The Basics: Image Rollovers Revisited

By on January 25, 2006

I’m going to kick off a new weekly series this week I’m calling “The Basics”; Here’s the idea:

Every time I need to write some JavaScript for feature X on a new site I’m building, I always just go back to the last site I remember writing feature X for, pull off the code, make some tweaks, and incorporate it into the new site. This works fine, but it takes a little work each time, and I wind up with twenty copies of feature X floating around.

Over time, I might pick up a new technique that helps me solve feature X in a better way, but I’m not going to go back over twenty different sites and figure out how to massage the improvement into each one’s code.

So, the idea behind The Basics is that, once a week, I’ll take one of these common tasks, bundle it up into a reusable script, and put it here for everyone to use. Over time, we’ll build up a handy little javascript library.

There are lots of javascript libraries to take care of most of these, but many of them either don’t work cross-platform, are poorly documented, degrade poorly, or are hard to modify. So here are the ground rules for these scripts:

  • Maximize separation of behavior, presentation, and markup.
    As little javascript or extra markup as possible on the page, nothing hinky required with the HTML.
  • Work across as many browsers as possible.
  • Degrade gracefully.
    The page should still work and be readable if CSS, javascript, or any combination of the two is turned off or not available.
  • Play well with others.
    I should be able to add all of the scripts to the same page, or to pages with other javascript, without needing to rewrite anything or deal with conflicts. Each script should handle it’s own task without making a mess.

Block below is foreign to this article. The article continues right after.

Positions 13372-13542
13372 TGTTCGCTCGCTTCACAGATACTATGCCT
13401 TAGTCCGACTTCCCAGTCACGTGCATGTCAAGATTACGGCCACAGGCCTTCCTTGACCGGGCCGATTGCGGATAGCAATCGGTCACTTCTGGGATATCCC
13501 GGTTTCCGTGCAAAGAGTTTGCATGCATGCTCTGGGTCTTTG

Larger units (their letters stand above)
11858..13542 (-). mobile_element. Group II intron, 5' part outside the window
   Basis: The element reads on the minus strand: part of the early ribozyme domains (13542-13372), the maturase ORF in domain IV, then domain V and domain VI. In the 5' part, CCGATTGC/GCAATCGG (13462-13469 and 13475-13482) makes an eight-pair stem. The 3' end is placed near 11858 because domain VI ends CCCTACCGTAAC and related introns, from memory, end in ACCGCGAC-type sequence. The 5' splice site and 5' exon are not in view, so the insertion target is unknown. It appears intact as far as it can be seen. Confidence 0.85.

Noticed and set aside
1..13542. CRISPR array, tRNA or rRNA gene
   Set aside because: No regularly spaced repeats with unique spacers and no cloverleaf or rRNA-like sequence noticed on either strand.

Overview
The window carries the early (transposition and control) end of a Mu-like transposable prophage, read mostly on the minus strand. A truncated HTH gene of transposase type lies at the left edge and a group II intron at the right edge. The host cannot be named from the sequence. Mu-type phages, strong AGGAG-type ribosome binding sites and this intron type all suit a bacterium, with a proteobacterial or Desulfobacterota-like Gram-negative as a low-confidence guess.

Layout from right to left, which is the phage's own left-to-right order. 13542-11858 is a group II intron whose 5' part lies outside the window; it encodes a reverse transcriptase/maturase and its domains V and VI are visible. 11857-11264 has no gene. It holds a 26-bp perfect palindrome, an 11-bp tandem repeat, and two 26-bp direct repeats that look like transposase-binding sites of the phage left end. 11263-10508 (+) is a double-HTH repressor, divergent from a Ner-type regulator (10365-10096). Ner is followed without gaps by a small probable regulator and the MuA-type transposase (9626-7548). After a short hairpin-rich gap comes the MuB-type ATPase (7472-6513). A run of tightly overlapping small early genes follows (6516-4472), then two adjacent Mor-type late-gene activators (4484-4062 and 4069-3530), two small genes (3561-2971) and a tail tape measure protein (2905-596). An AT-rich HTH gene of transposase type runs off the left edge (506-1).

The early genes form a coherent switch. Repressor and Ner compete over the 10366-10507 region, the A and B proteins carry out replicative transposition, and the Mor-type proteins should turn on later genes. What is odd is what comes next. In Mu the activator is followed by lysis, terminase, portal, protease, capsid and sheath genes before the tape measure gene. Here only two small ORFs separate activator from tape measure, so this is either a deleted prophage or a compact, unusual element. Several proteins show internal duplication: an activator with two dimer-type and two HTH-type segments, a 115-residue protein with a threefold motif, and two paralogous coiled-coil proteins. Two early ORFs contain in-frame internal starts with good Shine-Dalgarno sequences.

• Minimize configuration.
    I should be able to just drop the script on the page and watch it work. Binding will be handled via CSS classes in much the same way that presentation is applied.

For the first week, I’m starting off with an easy one, but one that gets used all the time: image rollovers. We’ve been doing these since M.C. Hammer was cool and Netscape roamed the earth, but here’s the no-fuss 2006 approach.

Gadgetopia

Comments

  1. You should check out JSAN, “a comprehensive resource for Open Source JavaScript libraries and software.” The basic idea is very similar to what you’ve outlined here. They’ve developed decent distribution, testing, and packaging systems for JavaScript code. Perlcast recently had a very interesting interview with Casey West about JSAN, which I highly recommend.

  2. Ok, I have two suggestions

    1. Instead of using class=”rollover” consider diffrent aproach. Make a specific image file name ex. “rollover-myimage_on.jpg” and scan img DOM tree for rollover*, build and array and cache images, then add rollover magic to this images.

    2. What about three state rollovers? Example – I want to simulate classic button with trhee states: normaln, mouse over, clicked.

  3. Great, this will be part of the new software for my comic cover gallerie.

    My suggestion: include a “IE PNG-transparent problem fix”

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